For example, a “Hunt for the Gold Puck” promotion engaged members, the community and Minnesota Wild fans. The credit union utilized live video to present weekly clues. Cariveau-Rogers noted a unique aspect of Facebook Live is that it automatically notifies all followers, while written posts only reach a select group.
Hiway bases its social media plan around a monthly content calendar and uses a combination of in-house resources and an outside agency. It also engages with members and activities outside of Hiway. For example, last summer when Pokémon Go was prevalent, the credit union located hotspots around its ATMs and branches.
The credit union utilizes Google Analytics, Facebook insights and Sprout Social, a social analytics platform, to gauge results. Over a year's time, engagements tripled, link clicks doubled and overall impressions grew by six times.
“A social media presence for credit unions is imperative to a successful communication and engagement strategy with your member base. Our social media initiatives have shown us that our members are seeking out ways to engage; all you need to do is open the door,” Cariveau-Rogers added.
Credit unions might also consider the potential influence of the social web, or what some call Web 2.0, which includes social networking sites and wikis that emphasize fintech partnerships and sharing among users. These services can deliver powerful interactive services as well as a variety of consumer touch points involving texting, speaking, listening and viewing.
A new partnership between the New York Credit Union Association and Monett, Mo.-based MEA Financial Enterprises, for example, will help New York's credit unions secure a two-way texting tool that enhances member interaction.
MEA's Text Concierge product, which supports long and short-code messages, allows New York credit union members to request information via text message. Text Concierge also includes Facebook Messenger and chatbot integration, text-enabled direct-dial extensions, a mobile app for credit union staff and a loan transparency tool.
“Texting is unquestionably the preferred method of communication for a large number of Americans, and it only makes sense that credit unions capitalize on this growing channel,” NYCUA President/CEO William J. Mellin said.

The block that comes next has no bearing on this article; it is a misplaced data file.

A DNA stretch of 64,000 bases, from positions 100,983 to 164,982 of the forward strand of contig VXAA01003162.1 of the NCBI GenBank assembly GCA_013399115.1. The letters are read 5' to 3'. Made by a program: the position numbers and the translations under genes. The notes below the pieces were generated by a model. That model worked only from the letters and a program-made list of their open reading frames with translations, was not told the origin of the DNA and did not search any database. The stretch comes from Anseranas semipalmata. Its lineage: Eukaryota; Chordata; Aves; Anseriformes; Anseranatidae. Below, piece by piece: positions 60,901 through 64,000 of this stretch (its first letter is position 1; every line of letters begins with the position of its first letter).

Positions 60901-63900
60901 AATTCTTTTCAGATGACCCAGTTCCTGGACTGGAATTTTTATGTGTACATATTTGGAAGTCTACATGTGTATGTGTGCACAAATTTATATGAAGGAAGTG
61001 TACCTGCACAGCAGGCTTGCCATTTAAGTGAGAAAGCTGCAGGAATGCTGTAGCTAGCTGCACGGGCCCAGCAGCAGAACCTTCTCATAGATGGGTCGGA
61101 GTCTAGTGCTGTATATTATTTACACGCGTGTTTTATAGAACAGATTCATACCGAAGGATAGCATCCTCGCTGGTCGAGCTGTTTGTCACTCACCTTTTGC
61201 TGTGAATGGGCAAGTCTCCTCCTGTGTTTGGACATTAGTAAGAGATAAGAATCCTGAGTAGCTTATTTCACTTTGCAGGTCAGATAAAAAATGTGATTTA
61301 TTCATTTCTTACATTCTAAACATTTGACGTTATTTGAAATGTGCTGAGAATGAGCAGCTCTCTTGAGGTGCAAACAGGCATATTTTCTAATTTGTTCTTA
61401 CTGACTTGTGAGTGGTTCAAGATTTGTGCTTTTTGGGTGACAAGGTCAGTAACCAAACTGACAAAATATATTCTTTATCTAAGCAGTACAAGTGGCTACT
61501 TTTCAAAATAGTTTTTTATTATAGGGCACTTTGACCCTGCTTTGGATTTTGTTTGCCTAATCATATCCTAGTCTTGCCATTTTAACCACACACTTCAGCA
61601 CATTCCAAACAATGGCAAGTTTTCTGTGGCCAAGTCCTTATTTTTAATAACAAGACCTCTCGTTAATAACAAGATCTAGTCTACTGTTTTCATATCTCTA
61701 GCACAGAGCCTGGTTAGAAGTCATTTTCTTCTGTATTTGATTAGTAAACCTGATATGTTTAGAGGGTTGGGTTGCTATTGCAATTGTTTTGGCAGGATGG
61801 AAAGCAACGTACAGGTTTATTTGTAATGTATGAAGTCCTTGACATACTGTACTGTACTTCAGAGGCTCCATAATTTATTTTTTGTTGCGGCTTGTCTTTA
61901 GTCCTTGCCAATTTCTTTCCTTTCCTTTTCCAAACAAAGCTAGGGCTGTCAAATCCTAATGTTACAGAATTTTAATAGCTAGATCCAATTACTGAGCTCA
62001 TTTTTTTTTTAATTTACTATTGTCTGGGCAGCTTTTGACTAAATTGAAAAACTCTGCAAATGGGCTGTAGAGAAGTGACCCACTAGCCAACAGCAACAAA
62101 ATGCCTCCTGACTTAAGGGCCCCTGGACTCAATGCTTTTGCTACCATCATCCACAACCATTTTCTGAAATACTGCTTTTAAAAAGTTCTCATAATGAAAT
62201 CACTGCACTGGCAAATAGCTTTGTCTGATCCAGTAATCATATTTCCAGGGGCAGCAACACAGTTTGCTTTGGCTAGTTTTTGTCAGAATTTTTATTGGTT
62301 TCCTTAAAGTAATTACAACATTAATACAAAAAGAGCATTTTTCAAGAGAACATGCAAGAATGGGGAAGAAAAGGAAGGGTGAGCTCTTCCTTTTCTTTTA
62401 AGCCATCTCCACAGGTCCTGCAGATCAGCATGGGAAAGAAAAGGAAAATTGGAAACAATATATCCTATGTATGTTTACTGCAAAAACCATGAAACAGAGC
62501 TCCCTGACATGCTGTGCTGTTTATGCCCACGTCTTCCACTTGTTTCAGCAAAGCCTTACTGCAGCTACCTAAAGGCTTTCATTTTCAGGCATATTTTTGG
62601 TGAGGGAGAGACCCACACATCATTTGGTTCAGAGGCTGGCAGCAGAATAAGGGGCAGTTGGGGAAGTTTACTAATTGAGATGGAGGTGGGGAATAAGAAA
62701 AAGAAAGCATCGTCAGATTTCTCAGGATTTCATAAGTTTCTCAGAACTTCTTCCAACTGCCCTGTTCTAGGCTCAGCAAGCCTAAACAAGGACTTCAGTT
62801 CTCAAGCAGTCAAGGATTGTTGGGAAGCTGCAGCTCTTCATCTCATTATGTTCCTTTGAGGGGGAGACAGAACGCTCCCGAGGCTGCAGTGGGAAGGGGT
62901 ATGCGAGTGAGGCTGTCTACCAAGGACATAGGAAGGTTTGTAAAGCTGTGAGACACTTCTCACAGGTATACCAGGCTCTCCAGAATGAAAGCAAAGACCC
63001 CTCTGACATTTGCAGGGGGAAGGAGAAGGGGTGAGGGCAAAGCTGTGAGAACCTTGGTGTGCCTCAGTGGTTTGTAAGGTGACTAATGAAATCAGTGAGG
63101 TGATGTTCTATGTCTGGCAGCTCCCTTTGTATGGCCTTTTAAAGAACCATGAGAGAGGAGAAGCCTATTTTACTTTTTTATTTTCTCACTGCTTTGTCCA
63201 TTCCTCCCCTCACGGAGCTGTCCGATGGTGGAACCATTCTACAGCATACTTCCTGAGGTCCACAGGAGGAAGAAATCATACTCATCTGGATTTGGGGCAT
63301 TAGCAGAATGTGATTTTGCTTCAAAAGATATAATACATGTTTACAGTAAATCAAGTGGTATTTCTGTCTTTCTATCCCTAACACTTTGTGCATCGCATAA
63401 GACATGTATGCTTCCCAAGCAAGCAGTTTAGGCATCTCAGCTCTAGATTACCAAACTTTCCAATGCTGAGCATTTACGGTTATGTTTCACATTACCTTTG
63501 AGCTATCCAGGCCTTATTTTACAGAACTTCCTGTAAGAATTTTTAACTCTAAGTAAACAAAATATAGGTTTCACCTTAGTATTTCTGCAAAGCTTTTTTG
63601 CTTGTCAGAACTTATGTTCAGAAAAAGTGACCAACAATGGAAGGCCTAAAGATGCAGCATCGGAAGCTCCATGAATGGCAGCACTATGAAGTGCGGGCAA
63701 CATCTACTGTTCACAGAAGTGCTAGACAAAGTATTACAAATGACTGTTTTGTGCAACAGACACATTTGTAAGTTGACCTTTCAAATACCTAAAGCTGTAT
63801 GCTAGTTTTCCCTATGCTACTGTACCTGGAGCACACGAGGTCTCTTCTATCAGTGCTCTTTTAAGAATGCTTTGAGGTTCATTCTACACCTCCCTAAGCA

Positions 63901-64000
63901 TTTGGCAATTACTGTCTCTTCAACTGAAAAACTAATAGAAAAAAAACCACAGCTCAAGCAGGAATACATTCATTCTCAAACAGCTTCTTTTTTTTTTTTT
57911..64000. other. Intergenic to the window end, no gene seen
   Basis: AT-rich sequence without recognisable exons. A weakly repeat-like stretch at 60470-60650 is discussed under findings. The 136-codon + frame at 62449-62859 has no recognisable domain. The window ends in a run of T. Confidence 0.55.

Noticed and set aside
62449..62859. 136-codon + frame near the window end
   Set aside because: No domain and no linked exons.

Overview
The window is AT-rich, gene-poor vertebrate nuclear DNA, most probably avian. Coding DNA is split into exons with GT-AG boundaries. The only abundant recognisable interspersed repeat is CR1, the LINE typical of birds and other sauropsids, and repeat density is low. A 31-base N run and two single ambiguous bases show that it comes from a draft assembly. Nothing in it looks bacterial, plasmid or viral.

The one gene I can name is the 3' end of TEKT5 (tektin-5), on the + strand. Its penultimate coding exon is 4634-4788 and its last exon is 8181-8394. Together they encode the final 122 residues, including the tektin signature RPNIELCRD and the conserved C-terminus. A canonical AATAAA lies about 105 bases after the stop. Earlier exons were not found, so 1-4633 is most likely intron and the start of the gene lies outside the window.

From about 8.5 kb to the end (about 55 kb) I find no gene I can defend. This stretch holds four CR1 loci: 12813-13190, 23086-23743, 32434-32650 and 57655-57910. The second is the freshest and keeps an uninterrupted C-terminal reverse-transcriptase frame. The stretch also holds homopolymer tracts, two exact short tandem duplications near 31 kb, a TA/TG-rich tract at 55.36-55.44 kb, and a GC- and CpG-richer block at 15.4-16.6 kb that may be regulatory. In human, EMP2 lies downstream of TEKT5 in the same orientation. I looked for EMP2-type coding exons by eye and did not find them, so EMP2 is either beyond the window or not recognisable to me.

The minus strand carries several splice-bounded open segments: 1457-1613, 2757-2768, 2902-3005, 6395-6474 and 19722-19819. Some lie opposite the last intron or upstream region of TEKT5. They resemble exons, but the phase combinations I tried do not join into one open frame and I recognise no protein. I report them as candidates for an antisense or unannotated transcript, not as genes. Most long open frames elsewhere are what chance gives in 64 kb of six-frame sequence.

The Seattle-based CU Texting, a vendor sourcing consulting firm with two-way SMS core competency, works with credit unions looking to bring their landline and/or toll-free number into the texting medium.
“One of the challenges credit unions are having is bringing their brand, messaging and communication to the texting medium. Not just answering their question [or] providing a solution to that challenge, but bringing that into the social media world,” Mark Johnson, CU Texting president and founder, noted.
Another groundbreaking technology is natural language understanding. The Montreal, Quebec, Canada-based North Side developed VerbalAccess, which enables conversational access to banking through text or by speaking in plain English, to a financial institution's APIs.
VerbalAccess goes beyond single commands or questions by supporting conversations and enabling consumers to clarify their intent. “You don't click anymore, you don't type anymore, you converse, you speak normally,” North Side CEO Eugene Joseph explained.
Three credit unions in the United States have validated the technology. “It's really important that the language understanding be robust and tied to everyday life because then you can do more,” Joseph added.
David Lester, managing director and finance lead at Brightworks Interactive Marketing, suggested credit unions need to make sure they engage and become sticky with their members, especially millennials, noting, “You really need to add value with different apps and create a great online digital experience including social platforms.”